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IO.

II.

5. In prose: breitet sich schon Abendgewölf aus. See our note on XVIII. 23. 7. ehmals in times of old.' 8. prächtige Steine= Edelsteine gems.'

9. tie betagteren Fischer 'the aged among the fishermen.' Formerly these lucky 'finds' were more frequent than nowadays.

und=und zwar.—The proper arrangement of words would be unt was (=etwas) recht Köstliches.

Platen himself has the following note: Diese Verse beziehen sich, wie man leicht errathen wird, auf die starte Phosphorescenz der Lagune, die an gewissen Sommerabenden außerordentlich ist, und die angeführten Wirkungen Hervorbringt.

13. vergoldet is the past participle.

15. The 'piazza' of the village is more frequented (besuchter) on a feast. day than on ordinary days, when the young men go out fishing.

16. Staat denotes here, as it often does, the best clothes worn only on special occasions.—mein Freund is a delicate designation of her lover; comp. below v. 42.

26. ganz ohne Beschwerde=ohne daß es ihnen im Geringsten schwer wurde.

27. bewandert well-versed' in tales and legends. This should not be mistaken for gewandert.

28, 29. We subjoin Platen's own note on this line. Olivolo, durch eine Brüđe mit Venedig verbunden, liegt am östlichsten Punkte der Stadt und ist der Siß tes Patriarchats, das in der neuesten Zeit nach St. Marcus versekt worden. Der Naub der venetianischen Bräute fällt in's neunte Jahrhundert : doch wurde bis zum Untergang der Republik jährlich das Fest gefeiert, tas jenen Vorfall verherrlichen sollte. Man nannte es la festa delle Marie.

29. The girls were going to the wedding of one of their companions.

30. Mahlschaf means here a wedding gift,' for the first part of the word we may compare the words Gemahl and ver-mählen. 32. Unthat means 'a bad deed'

-a very common sense of the prefix un (comp. Un-fraut 'an ill weed,' Un-mensch a bad man,' etc.). We should also notice the emphatic expression Thater der Unthat 'doer of evil deeds.'

37. Doge (from the Lat. duce-m, acc. of dux) was the appellation given to the chief of the Venetian republic.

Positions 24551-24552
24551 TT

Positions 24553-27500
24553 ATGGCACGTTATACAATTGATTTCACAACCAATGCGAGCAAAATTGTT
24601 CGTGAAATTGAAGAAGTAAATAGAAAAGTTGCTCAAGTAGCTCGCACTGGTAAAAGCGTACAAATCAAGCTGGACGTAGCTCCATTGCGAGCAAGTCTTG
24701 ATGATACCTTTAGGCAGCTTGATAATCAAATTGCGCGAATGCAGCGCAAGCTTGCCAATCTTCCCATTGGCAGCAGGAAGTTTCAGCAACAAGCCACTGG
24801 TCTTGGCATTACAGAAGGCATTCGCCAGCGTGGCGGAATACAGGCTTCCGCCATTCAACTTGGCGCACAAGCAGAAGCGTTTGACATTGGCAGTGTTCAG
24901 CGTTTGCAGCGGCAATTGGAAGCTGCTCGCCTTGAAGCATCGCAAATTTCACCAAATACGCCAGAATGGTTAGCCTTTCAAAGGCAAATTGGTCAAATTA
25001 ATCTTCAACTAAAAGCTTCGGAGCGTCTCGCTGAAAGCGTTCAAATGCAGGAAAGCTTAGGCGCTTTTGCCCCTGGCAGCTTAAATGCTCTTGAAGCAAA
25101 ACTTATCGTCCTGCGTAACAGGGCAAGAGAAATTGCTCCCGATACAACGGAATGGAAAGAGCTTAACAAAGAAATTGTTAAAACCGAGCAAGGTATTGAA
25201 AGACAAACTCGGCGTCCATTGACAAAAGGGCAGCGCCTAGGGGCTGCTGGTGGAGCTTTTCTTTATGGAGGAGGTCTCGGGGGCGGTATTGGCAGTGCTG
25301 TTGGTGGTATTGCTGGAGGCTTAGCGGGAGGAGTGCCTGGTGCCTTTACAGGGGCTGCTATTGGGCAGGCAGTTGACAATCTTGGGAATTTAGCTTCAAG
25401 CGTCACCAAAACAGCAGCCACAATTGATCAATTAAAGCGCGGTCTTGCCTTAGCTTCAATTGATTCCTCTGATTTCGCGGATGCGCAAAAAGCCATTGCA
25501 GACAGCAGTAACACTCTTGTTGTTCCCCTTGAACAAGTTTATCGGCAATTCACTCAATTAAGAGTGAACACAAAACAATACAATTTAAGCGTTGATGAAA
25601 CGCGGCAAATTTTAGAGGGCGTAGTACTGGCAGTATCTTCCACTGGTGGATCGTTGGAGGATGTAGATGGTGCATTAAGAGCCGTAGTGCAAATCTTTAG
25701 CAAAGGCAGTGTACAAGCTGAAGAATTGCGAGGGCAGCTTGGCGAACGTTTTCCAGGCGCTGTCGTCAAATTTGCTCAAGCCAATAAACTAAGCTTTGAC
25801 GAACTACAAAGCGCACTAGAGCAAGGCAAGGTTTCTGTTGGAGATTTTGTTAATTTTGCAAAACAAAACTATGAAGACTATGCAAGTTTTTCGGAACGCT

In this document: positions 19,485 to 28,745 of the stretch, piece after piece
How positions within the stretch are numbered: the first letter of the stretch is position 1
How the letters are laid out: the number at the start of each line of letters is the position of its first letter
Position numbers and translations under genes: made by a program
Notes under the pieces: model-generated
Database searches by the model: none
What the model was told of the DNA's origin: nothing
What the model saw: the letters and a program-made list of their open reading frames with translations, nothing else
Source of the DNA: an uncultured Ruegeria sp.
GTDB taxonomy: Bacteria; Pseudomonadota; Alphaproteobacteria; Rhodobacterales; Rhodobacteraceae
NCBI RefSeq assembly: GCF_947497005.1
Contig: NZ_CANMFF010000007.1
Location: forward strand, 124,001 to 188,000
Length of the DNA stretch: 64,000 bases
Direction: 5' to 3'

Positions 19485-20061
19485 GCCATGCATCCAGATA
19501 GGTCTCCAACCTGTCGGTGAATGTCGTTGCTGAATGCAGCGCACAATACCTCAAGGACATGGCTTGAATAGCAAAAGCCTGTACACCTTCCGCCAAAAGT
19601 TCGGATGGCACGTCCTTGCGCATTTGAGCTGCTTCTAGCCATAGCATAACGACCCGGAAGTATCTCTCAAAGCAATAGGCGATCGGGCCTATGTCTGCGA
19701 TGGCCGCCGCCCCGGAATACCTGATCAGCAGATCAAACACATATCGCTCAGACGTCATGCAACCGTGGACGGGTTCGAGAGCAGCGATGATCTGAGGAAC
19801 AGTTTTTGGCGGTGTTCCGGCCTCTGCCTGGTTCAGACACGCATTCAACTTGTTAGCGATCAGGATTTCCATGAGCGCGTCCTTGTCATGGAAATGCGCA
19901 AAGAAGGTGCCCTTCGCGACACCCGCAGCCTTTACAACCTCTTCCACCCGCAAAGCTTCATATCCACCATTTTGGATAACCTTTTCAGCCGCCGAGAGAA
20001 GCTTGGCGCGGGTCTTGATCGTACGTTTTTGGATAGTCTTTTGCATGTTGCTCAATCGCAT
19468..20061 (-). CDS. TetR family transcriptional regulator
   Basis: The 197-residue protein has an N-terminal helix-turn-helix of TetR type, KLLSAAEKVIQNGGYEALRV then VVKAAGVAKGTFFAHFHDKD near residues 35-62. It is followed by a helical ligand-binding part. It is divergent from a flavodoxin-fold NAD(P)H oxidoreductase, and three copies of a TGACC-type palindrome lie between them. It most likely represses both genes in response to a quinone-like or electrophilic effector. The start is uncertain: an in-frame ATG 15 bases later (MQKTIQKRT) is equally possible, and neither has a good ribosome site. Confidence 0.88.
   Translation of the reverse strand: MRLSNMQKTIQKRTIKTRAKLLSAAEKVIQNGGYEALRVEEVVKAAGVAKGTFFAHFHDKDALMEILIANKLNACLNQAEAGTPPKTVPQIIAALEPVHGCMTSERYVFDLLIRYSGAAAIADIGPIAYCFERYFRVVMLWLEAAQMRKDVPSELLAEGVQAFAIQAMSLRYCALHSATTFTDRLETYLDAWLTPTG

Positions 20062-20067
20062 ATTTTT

40. ehrlich honest’: an epithet intended to express the truthfulness of the old man's account.

41. The young girl's lover is so strong and active that he too would be able to do deeds like those of the heroes of olden times.-Vorwelt='men of yore.'

44. falzige Wasserkanäle instead of Kanäle von salzigem Wasser.

45. verschlammt=durch Schlamm verdorben.-Reben is here used in the sense of vineyards.'

46. Platen himself observes as follows: Der Dom von Torcello ward im Jahr 1008 gegründet. Einen alten Bischofsstuhl, der im Freien steht, nennt das Volt den Stuhl des Attila. Attila spielt überhaupt noch immer eine Rolle in Venedig, und das stärkste und gewöhnlichste Schimpfwort daselbst, fiol d'un can, schreibt sich ohne Zweifel von ihm her. Denn die meisten venetianischen Chroniken berichten uns, daß Attila ber Sohn eines Hundes gewesen. Diese Meinung beruht auf einer Sprachvers wechslung, deren sich der Volkshaß blos bemächtigte, denn in einigen Chroniken findet man den hunnischen Autokraten auch als Sohn eines Chans bezeichnet.

48. The winged lion was the emblem of the republic of Venice.

49. ragt=emporragt, ‘rises up.'-Nel tempo di S. Marco ist der Ausdrud, tessen sich das gemeine Vole in Venedig bedient, um die Republik zu bezeichnen. (Platen).

51. heimisch 'home-grown, home-made '; ein 5. Lied is here the appellation of a popular song. In the following line, the first words of these songs are given.

XXI.

Taormina is the ancient Tauromenium, 'a city on the E. coast of Sicily, situated on the hill of Taurus, from which it derived its name, and founded B.C. 358 by Andromachus and peopled with the surviving inhabitants of Naxos' (Class. Dict.). The modern Taormina is a miserable place, chiefly memorable for the splendid ruins of the ancient theatre, on a cliff projecting into the sea, with a magnificent view.

1. vergänglich 'easily dissolved, easily passing away.'-schneeig=schneebedeďt.

3. In prose : fteil thürmt sich die Stadt auf.

5. verglühen means 'to pass away in a glow. The distant coasts of Italy seem to melt away in the glowing sunshine.